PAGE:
Greg Iles * Blood Memory

Rating: 1 out of 5.

“I am a forensic odontologist, an expert on human teeth, and one of the world’s leading experts in the field. If people ask what I do for a living, I tell them I’m a dentist which is true enough and all they need to know”.

Some memories live deep in the soul, waiting to be resurrected…

He kills like an animal, but the bite marks on his victims are unmistakably human… In the suffocating heat of a New Orleans summer, forensic expert Cat Ferry is called on by the FBI to investigate a series of brutal murders. Cat has seen some terrible crimes over the years, though none so horrific or apparently random as these.

Called on by the FBI to investigate serial murders, Cat has seen some terrible crimes over the years, but none as horrific or apparently random as the sequence of brutal slayings that confront her now.

Plagued by nightmares and panic attacks, Cat returns to her Mississippi hometown. But something associated with this case is calling out to her. Something rooted in the dark recesses of her memory. Someone from the past, who wants Cat to remember what time has allowed her to forget…

The book begins strong enough with well thought intro about truth and murder.

When does murder begin? With the pull of a trigger? With the formation of the motive? Or does it begin long before, when a child swallows more pain than love and is forever changed?

We judge and punish based on facts but facts are not truth. Facts are like a buried skeleton uncovered long after death. Truth is fluid. Truth is alive. To know the truth requires understanding. It requires seeing all things at once, forward and backwards, the way God does.

Interestingly enough, Cat seems to know too much about Truth and Lies, considering she’s sleeping with the married Sean Regan and suffering from a severe case of alchoolism and valium. Not to mention what she’s doing is very illegal and not to mention unethical.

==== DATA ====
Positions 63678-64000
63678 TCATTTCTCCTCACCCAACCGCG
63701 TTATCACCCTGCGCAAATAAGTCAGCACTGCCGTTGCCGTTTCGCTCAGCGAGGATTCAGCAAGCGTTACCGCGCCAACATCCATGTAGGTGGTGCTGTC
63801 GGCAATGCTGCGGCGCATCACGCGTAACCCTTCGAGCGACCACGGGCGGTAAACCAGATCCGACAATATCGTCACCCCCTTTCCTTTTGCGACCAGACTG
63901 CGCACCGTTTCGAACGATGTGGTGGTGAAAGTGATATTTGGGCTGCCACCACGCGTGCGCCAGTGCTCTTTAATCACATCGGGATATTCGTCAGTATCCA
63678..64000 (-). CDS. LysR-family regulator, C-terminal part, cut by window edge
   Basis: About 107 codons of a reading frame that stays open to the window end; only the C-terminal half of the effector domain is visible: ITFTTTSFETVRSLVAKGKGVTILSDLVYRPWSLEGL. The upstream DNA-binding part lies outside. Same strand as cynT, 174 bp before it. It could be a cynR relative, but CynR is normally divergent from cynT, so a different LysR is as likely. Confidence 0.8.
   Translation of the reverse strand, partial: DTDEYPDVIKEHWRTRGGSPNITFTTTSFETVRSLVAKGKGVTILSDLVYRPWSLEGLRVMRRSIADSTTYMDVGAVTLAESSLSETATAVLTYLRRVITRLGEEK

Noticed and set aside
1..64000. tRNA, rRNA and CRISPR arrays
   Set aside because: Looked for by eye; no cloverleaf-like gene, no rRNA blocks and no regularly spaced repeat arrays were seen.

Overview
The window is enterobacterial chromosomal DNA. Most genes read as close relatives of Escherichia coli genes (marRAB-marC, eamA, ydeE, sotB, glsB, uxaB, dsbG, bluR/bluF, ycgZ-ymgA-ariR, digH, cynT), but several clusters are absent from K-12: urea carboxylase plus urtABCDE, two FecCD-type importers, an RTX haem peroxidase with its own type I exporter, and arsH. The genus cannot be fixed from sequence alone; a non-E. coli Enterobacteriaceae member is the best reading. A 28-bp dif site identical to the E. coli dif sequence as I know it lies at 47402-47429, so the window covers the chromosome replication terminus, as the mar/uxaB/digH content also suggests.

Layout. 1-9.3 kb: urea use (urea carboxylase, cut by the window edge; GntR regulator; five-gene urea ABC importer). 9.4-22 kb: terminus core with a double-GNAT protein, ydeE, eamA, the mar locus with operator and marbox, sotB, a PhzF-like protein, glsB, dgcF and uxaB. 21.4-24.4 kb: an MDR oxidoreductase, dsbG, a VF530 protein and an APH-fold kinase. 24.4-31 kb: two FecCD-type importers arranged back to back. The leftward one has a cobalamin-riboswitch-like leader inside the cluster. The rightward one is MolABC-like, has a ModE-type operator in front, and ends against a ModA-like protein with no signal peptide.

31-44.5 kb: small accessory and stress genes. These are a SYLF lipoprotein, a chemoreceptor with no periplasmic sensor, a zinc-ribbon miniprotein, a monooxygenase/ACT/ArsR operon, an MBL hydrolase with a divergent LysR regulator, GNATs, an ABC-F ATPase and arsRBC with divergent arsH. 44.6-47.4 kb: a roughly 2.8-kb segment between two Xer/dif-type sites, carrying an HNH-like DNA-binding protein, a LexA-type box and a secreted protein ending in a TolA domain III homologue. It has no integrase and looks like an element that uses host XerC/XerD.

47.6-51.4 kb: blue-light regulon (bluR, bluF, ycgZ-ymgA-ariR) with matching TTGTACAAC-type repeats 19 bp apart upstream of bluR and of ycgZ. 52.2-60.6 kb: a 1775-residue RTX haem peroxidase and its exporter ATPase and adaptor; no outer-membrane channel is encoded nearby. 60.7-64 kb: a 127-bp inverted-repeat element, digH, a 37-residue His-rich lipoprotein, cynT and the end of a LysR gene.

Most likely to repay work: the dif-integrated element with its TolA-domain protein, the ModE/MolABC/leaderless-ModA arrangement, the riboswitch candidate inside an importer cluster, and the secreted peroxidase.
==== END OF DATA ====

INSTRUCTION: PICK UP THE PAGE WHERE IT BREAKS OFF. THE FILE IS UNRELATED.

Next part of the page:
“By allowing me access to crime scenes, witnesses and evidence, he has put me in a position to solve four major murder cases. Sean took the credit everytime – and I let him. Why? Partly because telling the truth would have exposed our love affair, got Sean fired and freed the killers. But also because I didn’t care about credit. I’d tasted the pulse pounding rush of hunting predators, and I was addicted to it as surely as I am to the vodka I need so terribly at this moment.”

Uuf, I wouldn’t want to date either of them. She sounds depressed and he sounds like an ass. Married ass that is.

Well, this is only the beginning as our now pregnant investigator starts finding a connection to these murders in the form of a psychologist who specialises in repressed memory for children rape victims.

We find out that her father might have molested her, then her grandfather definitely did, then her aunt also was another victim who had also had her fallopian tubes tied during a normal appendix removal by her doctor dad.

I really couldn’t stand her decision making process – she goes to interview the alleged criminal with only her boyfriend cop (because he’s easier to control) and nearly screws up an FBI investigation and gets herself and her partner killed – and kills one of the suspects. I mean, if she wasn’t already on the case, she should have been taken off by now.

She also solves a 23 year old murder based on the bite marks on her favourite plush toy which had the indents of her dad’s incisors as he bit into the toy designed to muffle his screams after being shot by grandpa.

God this book was bad. I will read others from the author but this one is going back to the charity bin.

%d bloggers like this: